The directress smiled. "Before I hear your story, I must tell you our method of placing babies. The parents or guardian who bring them to us have ten days in which to take them back, if during that time they change their minds or find they can care for their little ones themselves. Toward the end of that ten days we get in touch with foster parents who may want this or that particular child. You understand we try not to keep the babies here a day longer than necessary. And at the end of the ten days if the babies are unclaimed the foster parents adopt them. This is the tenth day we have had that little boy, but I must call what family he has before I can give him away...Now will you tell me a little about yourself?
"My grandmother came out West in an oxcart in the '50s. Her husband was a sergeant in the Civil War. My father still farms in the county where Eben and I live. Before I married I taught in the rural school there."
The directress nodded, with a wise deep-seeing look in her eyes. "And your husband's people?"
"His grandfather hired out to my grandmother during the War,--for fifty dollars a year and his board. He learned English with a book in front of him while he was cutting wood. He saved enough to buy his own farm...and that's our farm now."
"This baby's mother and father came from your state," said the directress. "Naturally we do not give out all the details that make it impossible for parents to keep their baby, but I can tell you that much. Now if it turns out that this little boy is not for adoption, there is a dear baby girl a month old who is ready to go." The directress rose and Myrtle knew the important interview was ended.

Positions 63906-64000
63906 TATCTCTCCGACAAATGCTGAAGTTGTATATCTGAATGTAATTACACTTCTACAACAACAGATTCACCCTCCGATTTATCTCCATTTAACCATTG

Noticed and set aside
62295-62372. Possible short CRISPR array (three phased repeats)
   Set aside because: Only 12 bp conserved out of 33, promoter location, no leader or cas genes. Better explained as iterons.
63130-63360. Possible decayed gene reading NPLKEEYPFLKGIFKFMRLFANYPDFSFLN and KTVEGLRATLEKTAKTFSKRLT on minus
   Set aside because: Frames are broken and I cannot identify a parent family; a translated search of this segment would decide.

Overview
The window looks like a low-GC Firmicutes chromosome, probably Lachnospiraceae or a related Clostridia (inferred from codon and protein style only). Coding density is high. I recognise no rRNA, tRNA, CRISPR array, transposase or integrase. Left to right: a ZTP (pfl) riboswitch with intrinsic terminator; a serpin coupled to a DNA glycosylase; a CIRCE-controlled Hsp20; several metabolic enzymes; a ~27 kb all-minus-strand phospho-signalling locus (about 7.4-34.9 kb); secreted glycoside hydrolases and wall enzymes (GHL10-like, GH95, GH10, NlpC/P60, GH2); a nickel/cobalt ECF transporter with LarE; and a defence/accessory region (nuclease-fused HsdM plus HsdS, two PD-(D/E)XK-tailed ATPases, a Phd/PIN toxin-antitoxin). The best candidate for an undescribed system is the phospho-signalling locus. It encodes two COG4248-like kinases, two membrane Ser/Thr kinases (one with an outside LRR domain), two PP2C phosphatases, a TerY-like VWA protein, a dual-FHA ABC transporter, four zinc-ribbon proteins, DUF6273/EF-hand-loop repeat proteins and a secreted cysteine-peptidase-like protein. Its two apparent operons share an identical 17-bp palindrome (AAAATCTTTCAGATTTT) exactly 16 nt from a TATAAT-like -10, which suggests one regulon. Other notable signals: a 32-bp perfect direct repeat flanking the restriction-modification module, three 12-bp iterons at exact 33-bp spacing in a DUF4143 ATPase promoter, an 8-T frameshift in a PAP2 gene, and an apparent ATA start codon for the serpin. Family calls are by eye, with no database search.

But there was one thing she must say before she went. Slowly she pulled on her gloves. She must say this exactly right; she must show the directress that this baby boy upstairs was for her and for no one else. "I wouldn't feel safe in tryin' to take care of a wee one...Besides we've given Ebenezer his name already."
"We'll hope for the best," smiled the directress. "Don't forget your belongings." She nodded at the hooded basket and the little bundle of clothes.
"May I just leave them 'til this afternoon?" asked Myrtle. "I'll go find my husband and tell him about our baby."
"You'd better call me at one-thirty to get a positive answer," said the directress. "But we'll take care of your cunning basket for you."
Myrtle walked with winged feet down the steps of the Child Placing Society and down the street. She felt too excited to eat a meal. Surely nothing could come between her and Baby Ebenezer now. She'd just sip a soda in the drugstore opposite the park where she could see Eben if he came looking for her. At one-thirty sharp she would telephone the directress.